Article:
What with dehydrators from slots, reported here some time ago, and now wind vanes from pinballs, looks as if the products of American coin machine manufacturers are becoming to the industrial field what soybeans are to nutrition.

Pinball Dance

Inspiration for one of dancer Eleanor Powell's numbers in her new movie, Sensations of 1944 was a pinball machine. One Hollywood columnist we caught in Chicago Daily News said she and electrician Phil Braun dreamed up the novel idea and worked on the setting for six weeks. Every time Eleanor (she's the ball) gracefully hits one of the "pins," it lights up. Yeah, but who tilts the table?

More Women Seen in Arcades; Most of Them Prefer Pinball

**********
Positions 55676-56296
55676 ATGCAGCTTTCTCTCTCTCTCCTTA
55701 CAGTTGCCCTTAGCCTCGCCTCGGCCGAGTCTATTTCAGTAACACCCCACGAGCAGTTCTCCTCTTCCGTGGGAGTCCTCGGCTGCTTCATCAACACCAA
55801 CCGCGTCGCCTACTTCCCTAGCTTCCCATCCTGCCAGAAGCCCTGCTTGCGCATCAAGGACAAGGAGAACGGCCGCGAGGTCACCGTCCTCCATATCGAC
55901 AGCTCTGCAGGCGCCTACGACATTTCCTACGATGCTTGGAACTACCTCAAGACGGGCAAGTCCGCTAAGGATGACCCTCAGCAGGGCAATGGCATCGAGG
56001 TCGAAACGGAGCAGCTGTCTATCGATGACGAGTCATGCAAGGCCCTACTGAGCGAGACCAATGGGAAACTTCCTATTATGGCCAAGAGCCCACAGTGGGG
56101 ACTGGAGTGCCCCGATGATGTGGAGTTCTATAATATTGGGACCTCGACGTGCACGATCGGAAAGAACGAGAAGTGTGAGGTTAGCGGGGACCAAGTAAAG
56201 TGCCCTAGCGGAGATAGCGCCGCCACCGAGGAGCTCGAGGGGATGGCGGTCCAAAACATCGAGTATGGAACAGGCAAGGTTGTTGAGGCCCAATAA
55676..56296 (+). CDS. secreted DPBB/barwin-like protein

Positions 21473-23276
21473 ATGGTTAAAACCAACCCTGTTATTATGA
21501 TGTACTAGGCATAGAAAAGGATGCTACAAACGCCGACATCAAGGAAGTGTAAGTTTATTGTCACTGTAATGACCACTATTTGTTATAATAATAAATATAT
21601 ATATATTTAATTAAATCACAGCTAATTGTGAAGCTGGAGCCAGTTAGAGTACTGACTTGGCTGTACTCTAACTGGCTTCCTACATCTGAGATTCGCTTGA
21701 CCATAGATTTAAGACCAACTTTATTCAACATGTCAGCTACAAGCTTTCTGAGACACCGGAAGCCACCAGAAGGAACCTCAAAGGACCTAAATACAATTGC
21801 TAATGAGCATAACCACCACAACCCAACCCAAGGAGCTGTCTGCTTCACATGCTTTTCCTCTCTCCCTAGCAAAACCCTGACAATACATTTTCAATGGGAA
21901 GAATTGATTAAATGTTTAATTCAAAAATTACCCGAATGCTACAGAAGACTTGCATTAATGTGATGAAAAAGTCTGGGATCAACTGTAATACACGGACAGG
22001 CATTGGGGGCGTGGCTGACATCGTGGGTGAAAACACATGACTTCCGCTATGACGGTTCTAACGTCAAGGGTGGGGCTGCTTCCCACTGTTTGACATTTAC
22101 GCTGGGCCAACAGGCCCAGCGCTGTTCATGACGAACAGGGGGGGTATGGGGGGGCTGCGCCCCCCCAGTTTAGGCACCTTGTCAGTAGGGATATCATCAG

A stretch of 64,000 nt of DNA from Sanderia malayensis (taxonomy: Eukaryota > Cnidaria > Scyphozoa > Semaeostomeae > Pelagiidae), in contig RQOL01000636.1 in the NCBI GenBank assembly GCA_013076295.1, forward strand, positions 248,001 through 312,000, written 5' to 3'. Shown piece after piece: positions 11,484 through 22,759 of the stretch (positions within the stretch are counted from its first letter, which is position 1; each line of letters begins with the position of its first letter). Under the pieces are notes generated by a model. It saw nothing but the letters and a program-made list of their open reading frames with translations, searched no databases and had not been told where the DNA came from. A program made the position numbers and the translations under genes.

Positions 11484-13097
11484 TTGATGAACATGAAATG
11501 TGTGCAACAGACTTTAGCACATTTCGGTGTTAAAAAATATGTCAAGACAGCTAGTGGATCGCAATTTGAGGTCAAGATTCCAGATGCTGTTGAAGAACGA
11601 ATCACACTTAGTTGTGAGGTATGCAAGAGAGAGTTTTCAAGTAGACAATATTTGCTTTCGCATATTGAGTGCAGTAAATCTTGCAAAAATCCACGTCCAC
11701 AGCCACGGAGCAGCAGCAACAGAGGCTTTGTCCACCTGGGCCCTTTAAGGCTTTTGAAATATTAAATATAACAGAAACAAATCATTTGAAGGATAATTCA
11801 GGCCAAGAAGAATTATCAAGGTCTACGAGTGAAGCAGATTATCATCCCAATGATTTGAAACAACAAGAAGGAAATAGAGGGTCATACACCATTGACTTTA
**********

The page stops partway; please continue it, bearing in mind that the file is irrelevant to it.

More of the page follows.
I found this to be a very interesting story. Too bad the trend discussed did not carry through for another 50 years or so.

BALTIMORE, March 18. - There has been a noticeable gain in women arcade patronage here. This is another indication of how women are steadily "usurping" the place of men in many activities. This is felt to be but a logical trend in view of the war conditions.

It is pointed out by operators that woman patronage for a long time had been a rarity at local arcades. The number of such patrons is still nothing to write home about, but the fact that it is beginning to make itself more felt is indicative of a trend in that direction. Of course there is some skepticism as to how this patronage may shape up.

For the most part, women patrons accompany male companions, although unattached women patronize these establishments. Local arcades which present an inviting outward appearance supplemented by an attractive interior attract the feminine contingent. With some renovating and improvements other arcades, it is pointed out, could attract more women patrons than they have.